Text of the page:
* * *

p.s. Speaking of zombies, in a couple hours I'll be taking Gideon over to his Grandma's so he can try on his Halloween costume.

Werewolf, baby.

Cause he's a biter.

Hey, my reading is an alternative to the Creeley Memorial!


Thursday, October 27, 2005

Adult Conversation

Phatback and I discussed his plans for his children's book OTB is A-OK. It's about a daddy who is upset that while he's slaving away for corporate America -- Mommy and their little boy spend afternoons betting on the ponies.

Sounds bittersweet.

I can't wait to write a blurb for that!

Adult Interaction

This afternoon I gave Gideon a bath and said "Now you smell very nice, too bad I'm the only one around to appreciate it."

He replied "Mother, please take a shower too. I've been suffering you all week."

To that I snapped, "Like I'm going to waste all that water and soap just for your benefit, baby. You're one to talk, every day it's the same game: 'Where's the funky smell in the nursery coming from?' Could it be the crib? The diaper champ? The changing pad? The hamper? Or did you manage to take a whizz on the curtains when I wasn't looking?"

Ahem. See, Chris has been away all week at a conference in California and this is how Gideon and I get when it's just the two of us for an extended period of time.

I decided perhaps the cure for our malaise would be a little adult interaction and e-mailed Phatback to see if he and the Mrs. would join us for dinner this evening. One needs to be careful when using the word "adult" around Phatback, else he might get a totally different idea. Suburban couples can be kind of freaky.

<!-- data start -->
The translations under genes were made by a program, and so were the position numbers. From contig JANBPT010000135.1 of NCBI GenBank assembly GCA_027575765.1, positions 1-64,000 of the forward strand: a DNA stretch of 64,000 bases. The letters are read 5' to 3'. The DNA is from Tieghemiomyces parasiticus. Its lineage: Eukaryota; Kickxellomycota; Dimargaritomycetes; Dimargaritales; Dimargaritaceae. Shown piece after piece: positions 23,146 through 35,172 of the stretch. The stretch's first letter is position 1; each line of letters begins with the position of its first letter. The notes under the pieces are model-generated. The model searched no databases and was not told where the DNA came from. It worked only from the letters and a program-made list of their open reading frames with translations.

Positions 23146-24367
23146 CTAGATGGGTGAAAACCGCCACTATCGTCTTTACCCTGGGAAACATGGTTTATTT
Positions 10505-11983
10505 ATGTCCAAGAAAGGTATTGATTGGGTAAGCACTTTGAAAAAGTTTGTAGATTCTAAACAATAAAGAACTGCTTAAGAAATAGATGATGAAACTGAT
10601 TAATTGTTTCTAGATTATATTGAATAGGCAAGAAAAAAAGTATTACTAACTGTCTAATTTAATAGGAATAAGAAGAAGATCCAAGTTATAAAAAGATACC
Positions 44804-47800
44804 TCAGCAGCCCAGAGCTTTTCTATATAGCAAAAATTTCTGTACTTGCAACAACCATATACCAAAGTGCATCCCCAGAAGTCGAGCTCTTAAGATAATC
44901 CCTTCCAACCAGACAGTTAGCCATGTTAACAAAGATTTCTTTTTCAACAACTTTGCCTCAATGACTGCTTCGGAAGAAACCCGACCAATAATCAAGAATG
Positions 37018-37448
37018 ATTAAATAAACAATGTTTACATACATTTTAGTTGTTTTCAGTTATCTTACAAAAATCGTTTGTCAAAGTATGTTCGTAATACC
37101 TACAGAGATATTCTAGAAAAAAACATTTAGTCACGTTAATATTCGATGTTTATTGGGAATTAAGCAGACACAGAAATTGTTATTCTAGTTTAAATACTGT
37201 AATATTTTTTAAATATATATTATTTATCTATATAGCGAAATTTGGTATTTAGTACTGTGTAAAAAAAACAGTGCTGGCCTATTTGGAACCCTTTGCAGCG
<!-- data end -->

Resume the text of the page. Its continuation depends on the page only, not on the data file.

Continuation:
Reading - NYC - Saturday

I'll be reading with Max Winter and Rob Ostrom on Saturday, October 29 at 2 p.m. at the Frequency Series (Four-Faced Liar in Greenwich Village).

Wednesday, October 26, 2005

No Tell Motel Pushcart Nominations

Charles Jensen -- "Nina (2)"
Andrew Mister -- "Trapdoor Fucking Exit" 1, 2, 3, 4, 5
Elizabeth Bradfield -- "Introduced Exotics"
Jasper Bernes -- "Not This Mouth"
Shirley Stephenson -- "Reception"
Cynthia Huntington -- "Shot Up in the Sexual Revolution (The True Adventures of Suzy Creamcheese)" 1, 2, 3, 4, 5

BRAMBLE by Joseph Massey

Bramble (a book of lunes), is now available from Hot Whiskey Press. Ordering information can be found here.

6" x 5", 52 pages, stab bound. Covers letter-pressed at Naropa's Harry Smith Print Shop. First five buyers have the option of receiving a limited edition black cover version of the book. Cost of the book: $6.50.

* * *

Post-Slacker, Post-Post-Avant, Post-Smiths, Joseph Massey is the Li Po of the Beaten Generation. Pithy, angular, and always sincere, these small poems reward reading (now) and rereading (after a few pints). Massey writes, breathes into being "what's between us" -- these poems are not personal, but Personist in the best way, giving a calm, steady voice to moments most of us miss. In Bramble, stillness gives way to communion.

--Anthony Robinson

* * *

In the tiny space of just 13 syllables, each poem in Bramble takes the reader straight into the thicket of sight sounded and sighted sound, that wide awake eyes and ears peeled attention to what presents itself in each moment: a memory, a dry-rotted garden hose, a bumblebee, nameless blooming weeds on the lawn of a burnt-out house, even the slippery in-betweenness of the act of listening/reading itself...

here, the one speaking
& the one